The Hero ATLFF Movie Review
Film is reviewed from the 2017 Atlanta Film Festival screening.
We first see Lee Hayden (Sam Elliott) inside a recording studio. He is saying the identical tag line about a barbecue sauce several times into a microphone. Someone in the booth keeps telling Lee to say the line again, even though they all sound exactly the same. Lee has an iconic voice, and you can see why he might be in demand to taglines on commercials.
We next see Lee in a doctor’s office nervously waiting for the doctor to appear. When the doctor finally enters the room and tells Lee that it’s not the result that they wanted. We cut to Lee in his car; he daydreams about a movie he wants to make. It’s a western and Lee is walking across a field; he walks up to what must be a tree, as we see the boots of a man that has obviously been hanged, as the legs sway a little from the help from the wind. We cut back to the car, and Lee calls his agent. He’s told the only thing available is a lifetime achievement award from some sort of western film society.
We next see Lee looking at his phone on treatments for his type of cancer, and it’s not good. He searches for his pot and only finds empty baggies. We next see him pound on the door of his neighbor. His pot dealer and good friend Jeremy (Nick Offerman) opens the door, perturbed because Lee knocked like a cop would. It’s obvious from the patter back and forth that these two friends have known each other for a long time. Lee asks for an ounce, to which Jeremy proclaims is too much that it will clean him out. Lee and Jeremy settle in to watch a Buster Keaton silent film and smoke some pot. Jeremy can tell that Lee has some news and presses his friend for the scoop. Lee hesitates and then tells the lie that he is going to make a western.
We cut to much later in the day, and it’s obvious that Lee and Jeremy have spent the afternoon smoking and eating. Jeremy is passed out on the couch, and Lee is looking at Jeremy’s laptop when someone knocks at the door. Lee wakes Jeremy up to answer the door. A woman is let in and introduces herself as Charlotte (Laura Prepon), as Jeremy goes into the next room to get some sort of drug for her. Charlotte recognizes Lee but can’t quite figure out who he is. As Lee is also sizing up Charlotte, we realize that these two just might be interested in each other. It’s a meeting that is going to change both of their lives.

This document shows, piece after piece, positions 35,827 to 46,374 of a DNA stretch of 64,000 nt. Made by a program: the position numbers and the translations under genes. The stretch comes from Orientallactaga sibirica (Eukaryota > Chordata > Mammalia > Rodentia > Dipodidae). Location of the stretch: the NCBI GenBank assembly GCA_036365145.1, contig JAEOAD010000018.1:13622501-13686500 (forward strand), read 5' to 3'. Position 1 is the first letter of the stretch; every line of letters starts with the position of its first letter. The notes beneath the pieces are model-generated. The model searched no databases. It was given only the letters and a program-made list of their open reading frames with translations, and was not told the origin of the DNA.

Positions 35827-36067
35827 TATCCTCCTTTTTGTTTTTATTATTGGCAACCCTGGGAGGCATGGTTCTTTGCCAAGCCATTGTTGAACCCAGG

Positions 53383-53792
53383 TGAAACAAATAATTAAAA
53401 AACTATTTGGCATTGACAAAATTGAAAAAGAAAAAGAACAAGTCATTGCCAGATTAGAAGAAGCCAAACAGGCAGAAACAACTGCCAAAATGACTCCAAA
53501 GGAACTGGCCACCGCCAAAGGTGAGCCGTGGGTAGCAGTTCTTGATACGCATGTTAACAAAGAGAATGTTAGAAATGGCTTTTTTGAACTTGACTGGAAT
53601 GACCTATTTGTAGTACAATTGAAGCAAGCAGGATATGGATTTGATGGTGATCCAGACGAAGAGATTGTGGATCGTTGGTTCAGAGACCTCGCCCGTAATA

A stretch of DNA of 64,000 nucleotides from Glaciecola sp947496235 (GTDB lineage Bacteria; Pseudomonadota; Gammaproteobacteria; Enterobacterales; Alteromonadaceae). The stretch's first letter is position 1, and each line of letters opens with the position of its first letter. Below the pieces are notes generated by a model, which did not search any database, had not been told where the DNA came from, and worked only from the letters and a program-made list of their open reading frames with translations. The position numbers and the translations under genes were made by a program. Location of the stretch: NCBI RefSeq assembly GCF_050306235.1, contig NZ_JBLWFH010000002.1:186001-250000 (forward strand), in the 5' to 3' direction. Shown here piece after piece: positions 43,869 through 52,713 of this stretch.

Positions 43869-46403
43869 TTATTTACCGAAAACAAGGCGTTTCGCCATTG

I loved this film, having seen it at both the SXSW Film Festival and the Atlanta Film Festival. Sam Elliott is masterful as the actor who is known for one iconic film, a western called The Hero that was made over forty years ago. It’s a role that was tailor-made for Elliott, and he gets every bit he can out of it. Appearing in every scene, Elliott gives what is surely his finest performance of a world-weary man who is near the end of his life, a life that is full of regrets and missed opportunities. I have always been a big fan of Elliot since his brilliant breakthrough performance in the title role of Lifeguard (1976). Elliott has continually struck me as a natural actor, one who gives a slightly laid-back but nuanced performance that is a lot harder to pull off than it looks.
Elliot’s performance is bolstered by an outstanding supporting cast. Nick Offerman is incredibly funny as Lee’s drug dealer, a washed-out actor who would rather sit around the house and watch old movies while smoking pot, rather than actually getting any job. Some of the best scenes from the film are between Elliot and Offerman. There is a genuinely moving scene where Offerman reads lines with Elliott, and his character is blown away by the performance of Lee. The heart of the movie is the budding relationship between Elliot’s Lee and Prepon’s Charlotte. Prepon plays a stand-up comic that loves poetry and isn’t afraid to say what she thinks. While, yes there is a huge age gap (it’s revealed that Charlotte is at least older than Lee’s daughter), the film never hides from the subject, as it becomes not only talking points in the relationship but also a part of Charlotte’s stand-up act. There is some excellent chemistry between Prepon and Elliott, with a great give and go in their conversations. Elliott gives Lee a bit of humor in his dealings with Prepon’s character, and she gives it right back. Kristen Ritter, as Lee’s bitter daughter and Katharine Ross (Sam Elliott’s real-life wife), both give small but needed performances for us to get to know the pain that Lee has given them throughout their lives.
Co-writer/director Brett Haley, as he did with the last years touching I’ll See You in My Dreams starring Blythe Danner, gives Sam Elliott a movie in The Hero he can be proud to be headlining a film that is moving, funny and full of life. Heck, I would see that western that Lee wanted to make just to see Elliott star in another movie. My Rating: Full Price
My movie rating system from Best to Worst: 1). I Would Pay to See it Again 2). Full Price 3). Bargain Matinee 4). Cable 5). You Would Have to Pay Me to See it Again
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